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Should your S.U.’s get Rebuilt?
I got my latest issue of Classic Motorsports and read the article that was “all about SUs.” I had to go back and look through the article a second time because I thought it would be all about SUs and there was something glaringly missing … any mention of how to check the air chamber and piston for wear.
As you have surely read or heard many times before, SU carbs can be rebuilt many times and to varying degrees. There are relatively few moving parts in these, especially in the H and HS series carbs: the throttle shafts are the moving part that gets the most attention. If they are worn, they can be replaced. If the bushes they ride in are worn, they can be reamed .010” oversize and the carb fitted with an oversize shaft, or the bush can be replaced with the original size and a new standard size shaft fitted. Even if the bushes can’t be reamed to .010” over you can still install new bushes and ream to fit for standard size shafts. Any of these approaches, if done correctly, results in good as new performance. New jets and needles, float needle and seats, linkage parts, gaskets, it can all be had and when selected and installed correctly will result in your carb functioning just as it is supposed to.
There’s just one component of the carbs that generally gets ignored though, and they’re the part that jumps out at you first. The air chamber and piston assemblies are the one part that can not be rebuilt, but are most often ignored even though their condition greatly affects your carburetors performance. If they are worn out, the carbs will not run correctly. Why? They are the reason SUs are known as constant depression (depression=vacuum) carburetors. Intake manifold vacuum determines how the piston rises and therefore where the needle is in relation to the jet, and therefore how much gas is going into the mixture.
You know how the piston has two ¼” or so holes on the bottom on the side closest to the cylinder head? Those lead to the open area above the piston and inside the air chamber. There is another pair of holes on the outside face of the carb that mates to the air cleaner. These also lead inside the air chamber, but to the underside of the piston.
This is just a brief explanation, but when your foot opens the butterfly, manifold vacuum seeks to draw air into the engine. This rush of air going into the intake causes the air to be drawn out of the chamber within the air chamber by way of the orifices in the piston. With that partial vacuum that has just been created, there is a pressure differential between the chamber inside and above the piston and the space inside the air chamber and below the piston; low pressure above, high(er) pressure below. The pressure differential causes the piston to rise, thus letting more fuel into the mix due to the needle being pulled up. Now imagine if the fit between the piston and inner air chamber surface was too loose. The pressure differential would be influenced not only by the difference between the manifold/carb throat and the atmosphere outside the carb/air cleaner area but also by the “leakage” between the two spaces within the air chamber. This would effectively reduce the pressure differential between the two areas, therefore reducing the need for the piston to rise within the air chamber to make up for the pressure differential. So what happens is you step on the gas, more air is going into the engine, but more gas is not because the needle is not rising.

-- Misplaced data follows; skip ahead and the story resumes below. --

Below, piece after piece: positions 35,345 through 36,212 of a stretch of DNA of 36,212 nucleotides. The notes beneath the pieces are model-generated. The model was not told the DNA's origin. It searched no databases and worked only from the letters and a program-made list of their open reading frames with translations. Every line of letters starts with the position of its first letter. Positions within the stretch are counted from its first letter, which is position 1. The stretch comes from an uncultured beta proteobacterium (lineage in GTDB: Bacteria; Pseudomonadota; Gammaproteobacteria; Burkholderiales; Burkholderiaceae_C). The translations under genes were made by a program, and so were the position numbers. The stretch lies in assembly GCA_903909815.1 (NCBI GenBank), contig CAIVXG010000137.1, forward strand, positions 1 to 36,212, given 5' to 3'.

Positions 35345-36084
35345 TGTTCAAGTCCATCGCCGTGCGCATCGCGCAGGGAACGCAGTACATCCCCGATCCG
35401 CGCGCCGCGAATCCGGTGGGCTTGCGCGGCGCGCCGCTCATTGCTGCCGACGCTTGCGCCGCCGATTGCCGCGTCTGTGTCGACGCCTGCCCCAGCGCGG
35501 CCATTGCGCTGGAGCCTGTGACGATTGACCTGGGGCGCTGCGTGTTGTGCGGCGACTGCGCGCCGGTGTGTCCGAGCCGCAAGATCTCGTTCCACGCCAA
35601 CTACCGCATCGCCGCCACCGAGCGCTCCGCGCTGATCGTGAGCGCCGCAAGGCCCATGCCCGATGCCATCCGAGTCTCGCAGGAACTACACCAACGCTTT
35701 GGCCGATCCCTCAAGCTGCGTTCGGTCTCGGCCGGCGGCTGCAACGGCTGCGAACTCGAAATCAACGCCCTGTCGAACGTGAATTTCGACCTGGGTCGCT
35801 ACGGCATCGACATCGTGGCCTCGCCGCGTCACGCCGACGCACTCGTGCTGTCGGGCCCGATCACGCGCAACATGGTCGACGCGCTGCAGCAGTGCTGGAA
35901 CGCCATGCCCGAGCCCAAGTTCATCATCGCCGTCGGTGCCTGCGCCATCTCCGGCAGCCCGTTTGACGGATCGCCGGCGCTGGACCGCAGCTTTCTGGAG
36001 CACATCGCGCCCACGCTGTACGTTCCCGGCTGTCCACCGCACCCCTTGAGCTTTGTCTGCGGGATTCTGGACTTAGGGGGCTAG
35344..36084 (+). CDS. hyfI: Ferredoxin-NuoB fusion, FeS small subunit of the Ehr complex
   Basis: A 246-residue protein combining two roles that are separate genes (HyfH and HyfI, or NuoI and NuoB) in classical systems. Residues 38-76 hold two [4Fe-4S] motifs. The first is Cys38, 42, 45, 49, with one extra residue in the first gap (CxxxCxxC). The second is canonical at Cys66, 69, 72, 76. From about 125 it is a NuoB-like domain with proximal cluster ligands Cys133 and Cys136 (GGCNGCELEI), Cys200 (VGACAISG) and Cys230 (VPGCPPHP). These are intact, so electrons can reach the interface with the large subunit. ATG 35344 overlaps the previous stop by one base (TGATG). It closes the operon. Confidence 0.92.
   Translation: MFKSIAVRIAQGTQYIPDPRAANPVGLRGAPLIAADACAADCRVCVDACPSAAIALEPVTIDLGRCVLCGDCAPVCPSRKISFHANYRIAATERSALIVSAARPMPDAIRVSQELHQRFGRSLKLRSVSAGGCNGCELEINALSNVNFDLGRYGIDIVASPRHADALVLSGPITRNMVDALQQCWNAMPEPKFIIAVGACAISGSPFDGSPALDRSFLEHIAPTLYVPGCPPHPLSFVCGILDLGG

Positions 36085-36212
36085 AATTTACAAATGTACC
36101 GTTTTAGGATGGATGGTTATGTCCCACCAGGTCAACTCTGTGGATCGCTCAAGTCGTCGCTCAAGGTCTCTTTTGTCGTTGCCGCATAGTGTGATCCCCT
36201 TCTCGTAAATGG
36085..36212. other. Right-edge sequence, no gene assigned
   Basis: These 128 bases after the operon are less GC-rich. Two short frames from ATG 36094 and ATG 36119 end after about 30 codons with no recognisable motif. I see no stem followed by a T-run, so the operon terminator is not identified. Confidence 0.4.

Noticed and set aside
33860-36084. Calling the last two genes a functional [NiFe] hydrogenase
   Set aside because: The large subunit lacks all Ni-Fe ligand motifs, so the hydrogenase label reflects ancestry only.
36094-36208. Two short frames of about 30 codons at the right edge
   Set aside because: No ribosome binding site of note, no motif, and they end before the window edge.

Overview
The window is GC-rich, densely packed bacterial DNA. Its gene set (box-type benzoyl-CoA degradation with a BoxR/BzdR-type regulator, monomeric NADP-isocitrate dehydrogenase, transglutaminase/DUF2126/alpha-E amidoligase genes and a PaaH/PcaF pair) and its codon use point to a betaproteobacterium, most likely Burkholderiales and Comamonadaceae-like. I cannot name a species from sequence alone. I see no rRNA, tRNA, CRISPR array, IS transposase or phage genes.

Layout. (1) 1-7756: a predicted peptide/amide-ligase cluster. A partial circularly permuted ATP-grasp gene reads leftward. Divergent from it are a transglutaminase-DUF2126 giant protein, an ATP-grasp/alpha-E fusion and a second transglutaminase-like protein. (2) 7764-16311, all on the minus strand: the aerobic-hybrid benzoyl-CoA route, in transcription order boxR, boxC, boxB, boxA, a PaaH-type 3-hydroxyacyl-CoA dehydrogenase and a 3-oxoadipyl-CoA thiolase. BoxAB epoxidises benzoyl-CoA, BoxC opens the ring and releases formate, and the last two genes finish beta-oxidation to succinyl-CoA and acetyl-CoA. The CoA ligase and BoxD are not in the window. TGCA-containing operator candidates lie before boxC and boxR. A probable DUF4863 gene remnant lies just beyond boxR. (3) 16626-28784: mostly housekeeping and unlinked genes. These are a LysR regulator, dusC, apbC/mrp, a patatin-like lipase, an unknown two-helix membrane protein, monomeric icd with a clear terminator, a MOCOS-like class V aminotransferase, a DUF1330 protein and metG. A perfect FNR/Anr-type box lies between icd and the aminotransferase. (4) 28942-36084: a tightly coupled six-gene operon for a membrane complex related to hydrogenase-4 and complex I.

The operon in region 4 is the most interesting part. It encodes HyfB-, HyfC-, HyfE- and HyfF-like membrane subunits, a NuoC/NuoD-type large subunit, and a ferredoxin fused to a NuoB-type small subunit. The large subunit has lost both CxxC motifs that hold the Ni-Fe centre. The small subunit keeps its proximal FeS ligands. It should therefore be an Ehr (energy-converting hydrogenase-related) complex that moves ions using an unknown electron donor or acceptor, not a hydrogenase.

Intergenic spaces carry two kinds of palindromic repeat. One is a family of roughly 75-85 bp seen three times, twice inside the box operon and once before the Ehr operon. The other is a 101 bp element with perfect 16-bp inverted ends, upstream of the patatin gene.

Sounds like this air chamber and piston component is fairly important to carb performance, huh? They need to do more than just slide freely up and down, as so many ads and eBay listings say. To know how well they work, you need to test them, and here’s how. This test is known as the piston drop test.
1) Remove the air chamber from the carb
2) unscrew and remove the damper
3) dump the oil out of the dashpot
4) remove the piston and take out the piston return spring
5) clean up the chamber and piston
6) there shouldn’t be anything left now except the piston and the empty air chamber – it doesn’t matter if the needle is still in the piston
7) stop up the two holes in the piston so they are airtight
8) hold the air chamber upside down with the piston all the way in and hold it so you can let the chamber go while still hanging on to the piston
9) using a stopwatch, check how long it takes for the air chamber to travel from the starting position to the point where the edge of the piston is even with the bottom edge of the dashpot. The factory book suggests using the carb part # tag to make a stop for the piston.
I recommend doing the test several times to be sure you have the hang of it and to be sure you get an accurate time.
The factory specs for the drop times are as follows: for HS-2 – 3 to 5 seconds, HS-4 and HIF-4 – 4 to 6 seconds, and HS-6, HIF-6 and HIF-44 - 5 to 7 seconds. If it takes less time, that indicates wear. Besides just wear, you also want to look for similarity of times. If the carbs give different results in the test, that indicates they will perform differently when on the car. That makes balancing them pretty darn tough.
If the air chambers and pistons are not going to perform well enough, then it will make other efforts a bit of a waste. New assemblies are available, but are pretty pricey. Fortunately, good secondhand assemblies are still around at a reasonable price. There’s also the option of buying all new carbs. - Safety Fast, Wade Keene